Privacy feels like a dull subject these days – existing in the world of deep Facebook settings and endless unseen terms and conditions. The loss of it seems a small price to pay for having the world available at our fingertips.
We tend to value our privacy, but also hope to put very little effort into maintaining it. The increasing popularity of easy-to-use encrypted chat apps like Signal, Telegram and WhatsApp shows that we care enough to make changes to our routine as long as we aren’t inconvenienced.
On Friday, Malcolm Turnbull announced the Australian government’s plan to break the end-to-end encryption provided by these and other apps in cases where law enforcement requires access, reasoning that the rule of law must apply online as it does off.
Aside from the difficulty of such a task, when Turnbull says he’ll ensure “the internet is not used as a dark place for bad people to hide their criminal activities,” we have to ask: exactly what people is he referring to?
It’s only been 20 years since Tasmania struck down laws criminalising homosexuality, 22 years after South Australia was the first state to decriminalise the act, and it’s been 115 years since (some white) women were granted the right to vote, far fewer in the case of the Aboriginal population.
Today, sex workers in Australia still face a life of legal uncertainty from differing legislation across state boundaries. Women seeking abortion, likewise. While it’s always terrorists and paedophiles on the teleprompters of politicians, many people find just being a woman, queer, a person of colour, and/or having a disability is enough to attract the attention and indignation of law enforcement.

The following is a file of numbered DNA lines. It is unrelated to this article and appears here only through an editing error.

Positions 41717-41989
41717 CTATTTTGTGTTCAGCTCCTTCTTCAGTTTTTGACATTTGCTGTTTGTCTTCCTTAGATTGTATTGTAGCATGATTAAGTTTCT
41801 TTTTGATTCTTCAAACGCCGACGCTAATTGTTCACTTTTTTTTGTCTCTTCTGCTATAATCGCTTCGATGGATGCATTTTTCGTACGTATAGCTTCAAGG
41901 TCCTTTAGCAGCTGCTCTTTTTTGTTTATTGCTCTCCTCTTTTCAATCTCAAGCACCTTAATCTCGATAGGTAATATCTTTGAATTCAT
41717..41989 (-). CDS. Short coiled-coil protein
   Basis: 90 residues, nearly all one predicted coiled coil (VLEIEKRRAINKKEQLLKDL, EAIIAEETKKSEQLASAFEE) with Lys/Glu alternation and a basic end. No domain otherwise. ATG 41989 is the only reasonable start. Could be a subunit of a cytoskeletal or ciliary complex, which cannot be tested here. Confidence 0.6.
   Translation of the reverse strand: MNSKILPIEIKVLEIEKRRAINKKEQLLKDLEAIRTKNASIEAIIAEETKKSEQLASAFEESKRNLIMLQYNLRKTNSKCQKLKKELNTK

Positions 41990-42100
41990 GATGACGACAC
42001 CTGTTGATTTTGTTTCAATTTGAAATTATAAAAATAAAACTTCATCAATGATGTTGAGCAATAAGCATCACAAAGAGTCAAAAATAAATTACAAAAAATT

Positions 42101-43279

These groups and others have at some point had aspects or even the entirety of their lives deemed illegal. In a world where technology demands ever more access into our lives, privacy is undeniably a feminist issue: the rights we claim now have not always been ours.
When marginalised communities are harmed by intrusion of and exclusion from services and companies online, this is an extension of how the state polices us in the real world. Facebook’s “real name” policies prompt transgender people and women in the public eye to become targets; and even sharing an opinion online apparently makes us deserving of an inundation of abuse.